Expected time: 1 hour
There are two types of reporting used for congenital anomalies surveillance: mandatory and voluntary.
Mandatory reporting means that staff from participating facilities, such as hospitals, are required to keep a log and report all cases of live births and stillbirths with congenital anomalies to the surveillance programme, within a specific timeframe and in a specific format. Mandatory could mean mandated by either normative or legislative regulations.
- Provides structured/reliable data
- Provides countries with evidence of the need to invest in sustainable congenital anomalies prevention programmes
- Provides timely information to help develop policies to distribute resources for babies born with congenital anomalies
- Facilitates the analysis of prevalence and trends for monitoring congenital anomalies
- Informs legislation that permits reporting of private health information for public health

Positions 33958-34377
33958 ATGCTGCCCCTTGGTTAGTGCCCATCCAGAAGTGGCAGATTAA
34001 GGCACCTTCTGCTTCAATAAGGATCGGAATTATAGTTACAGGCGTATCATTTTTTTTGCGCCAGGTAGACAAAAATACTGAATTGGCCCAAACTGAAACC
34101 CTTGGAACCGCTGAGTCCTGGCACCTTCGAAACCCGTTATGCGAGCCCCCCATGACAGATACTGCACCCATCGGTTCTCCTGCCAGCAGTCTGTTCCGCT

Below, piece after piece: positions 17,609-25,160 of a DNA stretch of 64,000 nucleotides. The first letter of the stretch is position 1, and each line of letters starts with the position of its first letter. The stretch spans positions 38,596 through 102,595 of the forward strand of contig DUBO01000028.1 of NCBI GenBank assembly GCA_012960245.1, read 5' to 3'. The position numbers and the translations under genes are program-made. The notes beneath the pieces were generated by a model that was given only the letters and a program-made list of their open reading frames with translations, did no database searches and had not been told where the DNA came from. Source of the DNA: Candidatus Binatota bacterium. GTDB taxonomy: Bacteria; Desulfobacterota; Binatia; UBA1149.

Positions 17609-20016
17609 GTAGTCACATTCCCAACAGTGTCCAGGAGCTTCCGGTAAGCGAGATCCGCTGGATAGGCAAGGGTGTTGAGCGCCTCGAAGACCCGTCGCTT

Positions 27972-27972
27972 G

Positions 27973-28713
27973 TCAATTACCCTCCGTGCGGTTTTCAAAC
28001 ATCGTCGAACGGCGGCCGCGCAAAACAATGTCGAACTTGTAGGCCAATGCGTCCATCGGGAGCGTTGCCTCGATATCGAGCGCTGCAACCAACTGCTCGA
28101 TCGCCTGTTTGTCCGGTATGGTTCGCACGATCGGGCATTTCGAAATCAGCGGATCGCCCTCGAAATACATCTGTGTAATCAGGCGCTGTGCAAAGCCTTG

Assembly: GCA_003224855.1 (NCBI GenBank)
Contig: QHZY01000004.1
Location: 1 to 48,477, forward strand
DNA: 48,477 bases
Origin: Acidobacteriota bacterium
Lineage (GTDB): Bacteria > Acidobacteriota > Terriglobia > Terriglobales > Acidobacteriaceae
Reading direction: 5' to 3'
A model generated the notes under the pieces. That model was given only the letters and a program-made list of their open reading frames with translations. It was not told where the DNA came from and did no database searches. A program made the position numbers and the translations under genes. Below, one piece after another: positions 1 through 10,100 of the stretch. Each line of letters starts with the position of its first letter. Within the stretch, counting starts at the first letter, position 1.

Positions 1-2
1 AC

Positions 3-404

- Provides access to data
- Increased workload
- Reduced quality of services because time spent may be taken away from other services
- Mandatory reporting does not guarantee that staff will comply
- Mandatory reporting does not guarantee data quality
- Although there are some disadvantages to mandatory reporting, it is important to identify these disadvantages, in order to find the proper solution for them.
Voluntary reporting means that staff from facilities participating in the surveillance programme, such as hospitals, are encouraged by the officials responsible for the programme to keep a log and report all live births and stillbirths with congenital anomalies to the surveillance programmes, but they do not have to comply.
- Voluntary reporting might be a good starting point that can lead to mandatory reporting
- Unstructured/unreliable data
- Potential for skewed prevalence trends due to underreporting or overreporting of data
- Uneven distribution of resources, based on actual need
- Reporter bias